Monday, August 16, 2010
The Good Parts
Once again overcome with laziness, Mike and I have managed to get one of our friends to do some blog-writing for us, in this case, my lovely wife.
To say that I love this movie would be a gross understatement. My absolute adoration of The Princess Bride is nothing short of an obsession. One that forces me to watch it almost every time it appears on television, regardless of whatever productive activity I should be pursuing (and there are many). One that initiated a rather odd friendship many years ago, based solely on a shared love of the movie (and the ability to repeat entire scenes to each other verbatim for hours on end). One that requires my making a beeline to the letter 'G' in the fiction section of any used bookstore, searching frantically for 'William Goldman' (not to be confused with William Golding, of Lord of the Flies fame) to see if there are any books by him, and if by chance they have a copy of The Princess Bride, forcing me to buy it (because it may have a different cover, be a different edition, or someone might be in need of a spare someday, or (gasp!) perhaps have not yet even read it). It's not because I need another copy (at last count, I have six---but there are a few boxes that were not unpacked from the last move, and I suspect I may have more) but rather because I am compelled. In a way, it’s similar to missionaries spreading the gospel. And it is, unfortunately, the same reason that, in my youth, I searched for and watched some truly wretched movies only because Cary Elwes played a part (thankfully, I came to my senses before the first Saw was released).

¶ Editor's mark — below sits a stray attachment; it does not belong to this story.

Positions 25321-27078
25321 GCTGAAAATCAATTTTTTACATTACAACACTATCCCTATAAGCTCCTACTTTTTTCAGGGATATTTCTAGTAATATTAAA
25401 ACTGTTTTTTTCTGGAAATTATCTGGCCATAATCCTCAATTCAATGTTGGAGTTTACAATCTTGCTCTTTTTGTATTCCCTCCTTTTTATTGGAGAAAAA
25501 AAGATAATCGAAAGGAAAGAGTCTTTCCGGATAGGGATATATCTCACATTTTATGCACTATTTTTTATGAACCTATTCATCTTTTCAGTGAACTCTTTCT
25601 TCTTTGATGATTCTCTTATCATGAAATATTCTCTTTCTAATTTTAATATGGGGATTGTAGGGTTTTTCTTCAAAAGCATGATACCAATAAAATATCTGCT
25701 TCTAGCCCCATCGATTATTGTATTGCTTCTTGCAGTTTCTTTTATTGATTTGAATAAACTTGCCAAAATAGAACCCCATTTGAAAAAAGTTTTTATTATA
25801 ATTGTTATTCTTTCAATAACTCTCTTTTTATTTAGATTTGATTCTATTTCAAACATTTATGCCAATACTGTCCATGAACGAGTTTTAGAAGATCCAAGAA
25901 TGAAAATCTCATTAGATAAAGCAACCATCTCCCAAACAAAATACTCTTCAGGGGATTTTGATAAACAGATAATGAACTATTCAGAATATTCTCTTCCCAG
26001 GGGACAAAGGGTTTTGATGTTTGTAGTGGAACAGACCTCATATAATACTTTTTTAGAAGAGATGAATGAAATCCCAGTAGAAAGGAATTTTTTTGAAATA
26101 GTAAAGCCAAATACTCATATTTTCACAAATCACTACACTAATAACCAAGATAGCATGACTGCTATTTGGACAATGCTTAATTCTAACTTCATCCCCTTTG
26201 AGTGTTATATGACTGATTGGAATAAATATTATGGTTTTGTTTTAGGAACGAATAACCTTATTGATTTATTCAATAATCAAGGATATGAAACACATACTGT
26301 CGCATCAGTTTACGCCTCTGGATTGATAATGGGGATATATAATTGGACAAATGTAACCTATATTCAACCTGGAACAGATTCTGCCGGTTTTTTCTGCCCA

Still, it's difficult to describe why The Princess Bride resonates with me so intensely. I can say for certain that it’s not the acting, or the high adventure, the swashbuckling, or the humor---although I certainly find these things enjoyable. But these are simply the means for delivering the message. That message being simply that life isn’t fair, and that anyone that tries to tell you differently is selling something. A philosophy that even as a child I could relate to.
Movies, at least the ones I saw growing up, usually tell a very different story. The story ends, however improbably, with a happily ever after. Which is all fine and good as long as you don’t expect everything in your life to end that same way. And most kids, like me, are stupid (having not yet met with much disappointment in their young lives) and don’t understand that distinction: they expect to be the star athlete, to escape the punishment for breaking the window, to get the girl or guy in the end, or to have their favorite movie be offered as part of Metro Classics during the first series, and not the tenth, all because they practiced hard, really wanted to, or (gulp) simply felt they deserved to have that happily ever after ending. That is the genius of the Fred Savage/Peter Falk storyline. It acknowledges children's ingrained expectation that everything have a happy ending, and yet counters that with bits of reality that brings both the audience and reader back to the real world with all of its failings and disappointments, and tells us that life will still be OK. It is the perfect blend of cynicism and hope, of a world where there is dead and mostly dead, all-conquering true love, fire-proof clothing, nasty princes who start unnecessary wars, revenge not quite healing all wounds, and sweet giants saving the day.